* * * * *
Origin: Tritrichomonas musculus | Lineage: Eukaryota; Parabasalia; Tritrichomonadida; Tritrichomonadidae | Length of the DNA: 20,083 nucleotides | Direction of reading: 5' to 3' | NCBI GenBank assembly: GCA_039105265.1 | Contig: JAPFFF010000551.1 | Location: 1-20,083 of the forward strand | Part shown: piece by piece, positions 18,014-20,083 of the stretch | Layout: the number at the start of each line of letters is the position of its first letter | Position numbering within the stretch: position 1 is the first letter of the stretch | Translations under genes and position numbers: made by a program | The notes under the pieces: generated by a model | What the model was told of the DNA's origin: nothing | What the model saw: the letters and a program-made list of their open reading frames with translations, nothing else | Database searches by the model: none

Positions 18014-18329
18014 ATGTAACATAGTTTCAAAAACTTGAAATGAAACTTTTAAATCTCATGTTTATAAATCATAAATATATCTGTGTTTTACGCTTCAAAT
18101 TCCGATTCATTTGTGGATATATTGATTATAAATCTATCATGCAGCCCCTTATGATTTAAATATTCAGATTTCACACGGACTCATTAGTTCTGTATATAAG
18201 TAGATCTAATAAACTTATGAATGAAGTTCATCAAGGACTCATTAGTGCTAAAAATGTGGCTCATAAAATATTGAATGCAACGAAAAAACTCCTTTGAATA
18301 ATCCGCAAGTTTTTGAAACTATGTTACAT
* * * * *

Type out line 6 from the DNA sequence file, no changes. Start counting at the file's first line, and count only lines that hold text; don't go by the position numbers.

18301 ATCCGCAAGTTTTTGAAACTATGTTACAT